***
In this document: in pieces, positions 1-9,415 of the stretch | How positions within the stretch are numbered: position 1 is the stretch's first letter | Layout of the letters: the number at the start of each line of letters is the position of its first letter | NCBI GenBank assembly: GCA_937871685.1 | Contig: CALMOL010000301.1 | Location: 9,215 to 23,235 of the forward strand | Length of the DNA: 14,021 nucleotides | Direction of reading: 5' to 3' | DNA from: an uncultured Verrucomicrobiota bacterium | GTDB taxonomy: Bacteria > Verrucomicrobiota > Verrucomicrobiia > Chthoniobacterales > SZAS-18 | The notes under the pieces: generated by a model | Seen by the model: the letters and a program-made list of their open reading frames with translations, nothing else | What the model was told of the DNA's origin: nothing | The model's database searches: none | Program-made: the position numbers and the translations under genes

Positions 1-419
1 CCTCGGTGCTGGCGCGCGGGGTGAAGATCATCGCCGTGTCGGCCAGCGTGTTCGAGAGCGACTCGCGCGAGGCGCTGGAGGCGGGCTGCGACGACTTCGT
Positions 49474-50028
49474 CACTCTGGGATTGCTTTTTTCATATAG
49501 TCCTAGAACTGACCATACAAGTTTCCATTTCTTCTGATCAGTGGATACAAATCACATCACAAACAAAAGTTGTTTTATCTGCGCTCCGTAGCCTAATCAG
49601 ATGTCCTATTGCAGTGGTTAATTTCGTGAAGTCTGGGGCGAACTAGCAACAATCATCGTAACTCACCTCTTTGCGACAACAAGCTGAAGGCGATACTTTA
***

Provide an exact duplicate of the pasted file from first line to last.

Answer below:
In this document: in pieces, positions 1-9,415 of the stretch | How positions within the stretch are numbered: position 1 is the stretch's first letter | Layout of the letters: the number at the start of each line of letters is the position of its first letter | NCBI GenBank assembly: GCA_937871685.1 | Contig: CALMOL010000301.1 | Location: 9,215 to 23,235 of the forward strand | Length of the DNA: 14,021 nucleotides | Direction of reading: 5' to 3' | DNA from: an uncultured Verrucomicrobiota bacterium | GTDB taxonomy: Bacteria > Verrucomicrobiota > Verrucomicrobiia > Chthoniobacterales > SZAS-18 | The notes under the pieces: generated by a model | Seen by the model: the letters and a program-made list of their open reading frames with translations, nothing else | What the model was told of the DNA's origin: nothing | The model's database searches: none | Program-made: the position numbers and the translations under genes

Positions 1-419
1 CCTCGGTGCTGGCGCGCGGGGTGAAGATCATCGCCGTGTCGGCCAGCGTGTTCGAGAGCGACTCGCGCGAGGCGCTGGAGGCGGGCTGCGACGACTTCGT
Positions 49474-50028
49474 CACTCTGGGATTGCTTTTTTCATATAG
49501 TCCTAGAACTGACCATACAAGTTTCCATTTCTTCTGATCAGTGGATACAAATCACATCACAAACAAAAGTTGTTTTATCTGCGCTCCGTAGCCTAATCAG
49601 ATGTCCTATTGCAGTGGTTAATTTCGTGAAGTCTGGGGCGAACTAGCAACAATCATCGTAACTCACCTCTTTGCGACAACAAGCTGAAGGCGATACTTTA